It was an innocent invasion of privacy when Canadian researchers stumbled upon an exclusive retreat for whales — and caught some bowheads that, they determined, were exfoliating their skin in the waters off Nunavut.
The discovery, described in a study published Thursday in the journal Plos One, explains strange behaviour by the whales that has often puzzled Inuit hunters and commercial fishers.
Back in 2014, researchers from the University of British Columbia noticed the whales frolicking around Cumberland Sound, a waterway just off of Baffin Island near Pangnirtung, Nunavut.
The whales danced in the water, twisting and turning and waving their flippers in the air.
"We would see whales rolling around… on occasion we would hear really loud vocalizations that sounded almost like a moan," said Sarah Fortune, a PhD student and the study's lead author.
"We were really perplexed," said Fortune, who initially set out to observe whale feeding patterns.
She ruled out mating as an explanation because the whales were scattered throughout the bay. Then they thought the whales were just socializing.
But when they saw large pieces of skin peeling away from the whales' bodies, it clicked. The whales were rubbing off dead skin on boulders in the shallow water. They were exfoliating and Cumberland Sound was, in a way, a giant salt-water spa.
Later, in 2016, the researchers went back. Aerial drone videos confirmed their hypothesis — that the whales were, in fact, engaging in some rock-rubbing action.
"They used these rocks almost like a pumice stone," said Fortune.
Why they rock-rub
Molting — when an animal sheds old skin, hair or feathers — was known in beluga, Southern right whales, and bowhead whales off the coast of Russia. But very little was known about it with bowhead whales in the Eastern Canada and the West Greenland area.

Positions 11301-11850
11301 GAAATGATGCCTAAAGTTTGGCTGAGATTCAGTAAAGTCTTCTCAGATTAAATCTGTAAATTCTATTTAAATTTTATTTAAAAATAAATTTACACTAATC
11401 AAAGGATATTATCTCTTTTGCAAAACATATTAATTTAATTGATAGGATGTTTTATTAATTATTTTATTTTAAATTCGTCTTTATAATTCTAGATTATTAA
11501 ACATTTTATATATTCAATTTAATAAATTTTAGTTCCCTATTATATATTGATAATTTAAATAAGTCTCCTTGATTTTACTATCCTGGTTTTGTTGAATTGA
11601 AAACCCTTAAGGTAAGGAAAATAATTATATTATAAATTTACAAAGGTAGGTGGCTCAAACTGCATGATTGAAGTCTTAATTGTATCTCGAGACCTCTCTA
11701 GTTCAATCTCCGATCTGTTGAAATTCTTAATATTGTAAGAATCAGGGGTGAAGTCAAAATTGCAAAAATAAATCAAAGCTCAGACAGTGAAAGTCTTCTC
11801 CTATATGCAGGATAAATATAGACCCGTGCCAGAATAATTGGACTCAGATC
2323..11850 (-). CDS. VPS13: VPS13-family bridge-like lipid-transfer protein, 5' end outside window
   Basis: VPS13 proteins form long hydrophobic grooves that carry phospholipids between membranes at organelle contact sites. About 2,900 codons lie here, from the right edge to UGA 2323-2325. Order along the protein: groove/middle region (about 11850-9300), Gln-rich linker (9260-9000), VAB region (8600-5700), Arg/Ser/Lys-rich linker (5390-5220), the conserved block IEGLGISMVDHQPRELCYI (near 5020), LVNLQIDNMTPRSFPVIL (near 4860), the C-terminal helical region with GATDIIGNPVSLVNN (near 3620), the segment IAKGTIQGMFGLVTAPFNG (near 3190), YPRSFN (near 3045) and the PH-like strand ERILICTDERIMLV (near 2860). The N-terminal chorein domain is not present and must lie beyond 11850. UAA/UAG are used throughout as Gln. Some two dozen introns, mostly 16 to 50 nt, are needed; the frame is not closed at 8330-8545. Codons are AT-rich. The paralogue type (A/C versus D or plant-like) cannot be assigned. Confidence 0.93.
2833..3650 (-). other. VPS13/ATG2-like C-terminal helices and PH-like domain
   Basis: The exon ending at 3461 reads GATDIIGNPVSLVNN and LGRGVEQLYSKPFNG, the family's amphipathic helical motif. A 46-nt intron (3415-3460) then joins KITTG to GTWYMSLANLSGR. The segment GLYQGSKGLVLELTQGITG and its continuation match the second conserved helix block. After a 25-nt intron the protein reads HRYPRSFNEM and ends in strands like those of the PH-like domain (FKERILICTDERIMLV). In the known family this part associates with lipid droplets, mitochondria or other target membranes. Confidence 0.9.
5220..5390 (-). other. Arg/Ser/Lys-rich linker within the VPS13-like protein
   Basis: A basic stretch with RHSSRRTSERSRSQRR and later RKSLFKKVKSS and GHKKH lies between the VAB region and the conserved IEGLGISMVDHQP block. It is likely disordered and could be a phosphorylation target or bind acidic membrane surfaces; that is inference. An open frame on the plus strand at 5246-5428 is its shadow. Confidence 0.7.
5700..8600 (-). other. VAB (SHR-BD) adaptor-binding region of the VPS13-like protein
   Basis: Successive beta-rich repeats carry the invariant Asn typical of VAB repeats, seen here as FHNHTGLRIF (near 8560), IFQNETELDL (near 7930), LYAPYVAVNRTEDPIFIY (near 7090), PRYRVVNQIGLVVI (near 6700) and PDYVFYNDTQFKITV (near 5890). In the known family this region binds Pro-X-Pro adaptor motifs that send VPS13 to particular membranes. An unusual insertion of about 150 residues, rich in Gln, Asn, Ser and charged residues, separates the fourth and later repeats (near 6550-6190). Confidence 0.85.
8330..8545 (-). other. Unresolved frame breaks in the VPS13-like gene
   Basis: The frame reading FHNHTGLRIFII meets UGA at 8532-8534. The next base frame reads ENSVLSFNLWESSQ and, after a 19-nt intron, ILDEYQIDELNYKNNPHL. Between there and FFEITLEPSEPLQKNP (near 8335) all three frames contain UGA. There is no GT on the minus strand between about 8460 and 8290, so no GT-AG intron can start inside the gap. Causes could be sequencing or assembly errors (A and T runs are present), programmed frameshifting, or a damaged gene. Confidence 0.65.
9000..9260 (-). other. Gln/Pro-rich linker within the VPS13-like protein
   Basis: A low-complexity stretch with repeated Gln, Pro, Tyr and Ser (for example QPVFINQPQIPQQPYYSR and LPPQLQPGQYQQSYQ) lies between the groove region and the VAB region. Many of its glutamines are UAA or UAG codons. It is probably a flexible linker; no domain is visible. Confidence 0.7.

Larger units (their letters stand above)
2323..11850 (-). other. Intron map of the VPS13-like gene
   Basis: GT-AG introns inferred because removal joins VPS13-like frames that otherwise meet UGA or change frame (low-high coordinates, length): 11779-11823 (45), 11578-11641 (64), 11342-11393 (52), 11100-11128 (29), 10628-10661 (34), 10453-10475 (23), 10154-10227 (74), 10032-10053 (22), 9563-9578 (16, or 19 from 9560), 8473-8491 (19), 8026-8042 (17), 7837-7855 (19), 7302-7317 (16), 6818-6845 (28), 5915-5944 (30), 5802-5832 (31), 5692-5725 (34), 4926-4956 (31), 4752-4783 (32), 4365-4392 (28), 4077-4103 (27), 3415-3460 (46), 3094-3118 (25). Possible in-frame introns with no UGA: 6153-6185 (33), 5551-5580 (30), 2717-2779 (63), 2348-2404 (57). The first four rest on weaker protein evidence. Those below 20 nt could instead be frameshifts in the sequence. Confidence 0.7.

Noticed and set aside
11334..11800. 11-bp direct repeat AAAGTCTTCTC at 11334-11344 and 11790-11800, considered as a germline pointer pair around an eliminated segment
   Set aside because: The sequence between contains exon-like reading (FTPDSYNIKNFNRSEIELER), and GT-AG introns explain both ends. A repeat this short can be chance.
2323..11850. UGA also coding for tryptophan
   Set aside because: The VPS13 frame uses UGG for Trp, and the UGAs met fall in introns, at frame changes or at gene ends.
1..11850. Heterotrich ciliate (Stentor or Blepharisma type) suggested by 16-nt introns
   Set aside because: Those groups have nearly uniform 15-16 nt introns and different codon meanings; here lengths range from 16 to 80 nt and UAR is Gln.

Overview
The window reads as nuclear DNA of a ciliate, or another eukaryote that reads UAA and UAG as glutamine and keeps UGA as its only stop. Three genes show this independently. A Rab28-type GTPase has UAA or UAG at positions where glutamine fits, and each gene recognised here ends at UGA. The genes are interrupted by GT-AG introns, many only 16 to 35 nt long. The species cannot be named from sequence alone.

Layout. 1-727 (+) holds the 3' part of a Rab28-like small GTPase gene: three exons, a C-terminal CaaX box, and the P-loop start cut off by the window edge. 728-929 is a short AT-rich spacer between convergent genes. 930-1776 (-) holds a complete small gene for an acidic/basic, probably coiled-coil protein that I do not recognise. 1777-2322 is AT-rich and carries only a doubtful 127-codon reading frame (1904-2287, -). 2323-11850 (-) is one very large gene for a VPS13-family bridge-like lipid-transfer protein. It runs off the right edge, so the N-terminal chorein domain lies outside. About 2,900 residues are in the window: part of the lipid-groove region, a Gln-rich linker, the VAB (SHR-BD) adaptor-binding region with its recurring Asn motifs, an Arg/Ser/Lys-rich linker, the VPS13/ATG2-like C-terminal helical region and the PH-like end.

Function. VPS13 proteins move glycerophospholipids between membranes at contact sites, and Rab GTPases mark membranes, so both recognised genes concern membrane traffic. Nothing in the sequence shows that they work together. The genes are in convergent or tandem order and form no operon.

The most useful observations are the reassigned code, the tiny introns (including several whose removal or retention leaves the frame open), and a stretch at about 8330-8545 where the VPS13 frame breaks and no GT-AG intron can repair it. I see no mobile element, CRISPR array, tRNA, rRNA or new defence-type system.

The research indicates that bowhead whales choose to molt, or rock-rub, in shallow waters where it tends to be warmer.
Exfoliating in warm coastal water promotes blood flow, bringing nutrients and hormones that promote skin growth, according to the study.
The findings are important in the long run, says Fortune.
"We know that their habitats are changing rapidly with the decline of sea ice… In order to help with conservation of Eastern Canada, West Greenland bowhead whale population, it's really important to know when, where and why whales go."
The biggest threat to this population is the northward migration of killer whales, due to decreases in sea ice cover, says Fortune.
"So killer whales are the probably the biggest predator of bowhead whales currently."
Thickest skin, longest life
Bowhead whales, the mammal with the longest lifespan, can live up to 200 years and were nicknamed "rock-nose whales" by whalers, because they would often rest their chins on large rocks.
Bowheads also have the thickest blubber of any mammal, so they're very well insulated, says Fortune.
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The next step is to document the skin conditions of the whales to pinpoint exactly when molting occurs.
"We'd like to work with our local partners … and have them document the skin condition of the whale over time."